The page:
Key proteins keep DNA regions close for longer
New work by Friedrich Miescher Institute researchers shows that key proteins help to stabilize the interaction between otherwise highly dynamic DNA structures. The findings shed light onto how the complex folds that help to fit nearly two meters of DNA into the cell's nucleus influence important biological processes.
The genome is organized into 3D structures that can control gene expression by bringing genes together with their regulatory elements. However, it is unknown if contacts between DNA sequences are rare and stable or if they are frequent and transient.
Researchers in the group of Luca Giorgetti tagged sequences within self-interacting DNA regions with fluorescent proteins. Then, they watched how the sequences interacted with each other in living cells over several hours.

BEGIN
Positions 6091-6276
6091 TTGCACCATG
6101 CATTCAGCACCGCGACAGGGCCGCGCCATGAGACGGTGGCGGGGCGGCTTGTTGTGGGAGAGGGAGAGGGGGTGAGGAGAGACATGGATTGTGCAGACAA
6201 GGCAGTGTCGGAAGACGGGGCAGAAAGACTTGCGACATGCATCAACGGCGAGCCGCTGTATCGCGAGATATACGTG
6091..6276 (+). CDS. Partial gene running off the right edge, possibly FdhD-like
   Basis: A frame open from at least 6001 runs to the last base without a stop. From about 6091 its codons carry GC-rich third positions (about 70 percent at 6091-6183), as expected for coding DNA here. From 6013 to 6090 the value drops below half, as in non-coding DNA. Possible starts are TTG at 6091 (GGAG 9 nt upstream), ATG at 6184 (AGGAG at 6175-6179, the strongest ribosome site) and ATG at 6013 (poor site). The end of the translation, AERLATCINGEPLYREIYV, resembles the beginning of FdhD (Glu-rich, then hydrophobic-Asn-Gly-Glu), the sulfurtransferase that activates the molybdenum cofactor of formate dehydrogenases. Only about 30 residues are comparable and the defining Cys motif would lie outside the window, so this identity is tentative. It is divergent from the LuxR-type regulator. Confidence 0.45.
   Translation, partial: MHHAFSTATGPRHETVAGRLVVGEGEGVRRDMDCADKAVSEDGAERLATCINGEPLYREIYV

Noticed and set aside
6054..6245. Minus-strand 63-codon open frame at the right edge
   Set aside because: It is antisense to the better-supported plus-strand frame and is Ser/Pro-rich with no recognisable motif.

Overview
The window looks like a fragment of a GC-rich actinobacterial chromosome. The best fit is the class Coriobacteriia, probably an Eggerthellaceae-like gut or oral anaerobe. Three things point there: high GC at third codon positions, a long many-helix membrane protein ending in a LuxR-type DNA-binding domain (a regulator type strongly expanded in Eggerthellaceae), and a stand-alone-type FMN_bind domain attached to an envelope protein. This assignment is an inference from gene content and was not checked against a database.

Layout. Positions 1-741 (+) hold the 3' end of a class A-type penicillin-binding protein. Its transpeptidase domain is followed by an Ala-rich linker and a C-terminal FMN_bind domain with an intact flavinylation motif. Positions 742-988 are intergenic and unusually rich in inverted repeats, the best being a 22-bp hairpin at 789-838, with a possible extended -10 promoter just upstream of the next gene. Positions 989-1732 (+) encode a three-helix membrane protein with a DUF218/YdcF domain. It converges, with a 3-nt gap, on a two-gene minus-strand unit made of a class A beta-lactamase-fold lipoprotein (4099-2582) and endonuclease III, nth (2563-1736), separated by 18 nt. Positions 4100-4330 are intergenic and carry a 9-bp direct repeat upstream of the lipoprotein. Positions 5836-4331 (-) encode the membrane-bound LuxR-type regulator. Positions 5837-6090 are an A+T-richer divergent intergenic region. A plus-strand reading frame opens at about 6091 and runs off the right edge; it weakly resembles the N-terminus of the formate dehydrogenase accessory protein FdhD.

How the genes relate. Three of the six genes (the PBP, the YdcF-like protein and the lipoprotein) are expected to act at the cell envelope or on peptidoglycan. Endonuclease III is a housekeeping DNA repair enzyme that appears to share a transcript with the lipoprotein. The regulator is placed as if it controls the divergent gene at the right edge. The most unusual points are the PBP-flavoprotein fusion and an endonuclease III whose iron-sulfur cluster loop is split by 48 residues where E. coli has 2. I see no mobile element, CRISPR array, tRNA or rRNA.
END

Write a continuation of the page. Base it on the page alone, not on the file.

The researchers found that the DNA sequences frequently came into close proximity, but they stayed next to each other only for a few minutes. The contacts became longer and more frequent in the presence of the cohesin protein complex and of DNA snippets that are typically bound by a protein called CTCF. In the cell, CTCF and cohesin help to shape the DNA molecule into loops of various sizes.
The team also developed physical models of chromosome dynamics, which suggest that DNA loops that are pinched together by CTCF can last up to 15 minutes.
The paper is published in the journal Nature Genetics. The findings shed light onto how these complex folds influence key processes such as the regulation of gene expression.
More information: Pia Mach et al, Cohesin and CTCF control the dynamics of chromosome folding, Nature Genetics (2022). DOI: 10.1038/s41588-022-01232-7
Journal information: Nature Genetics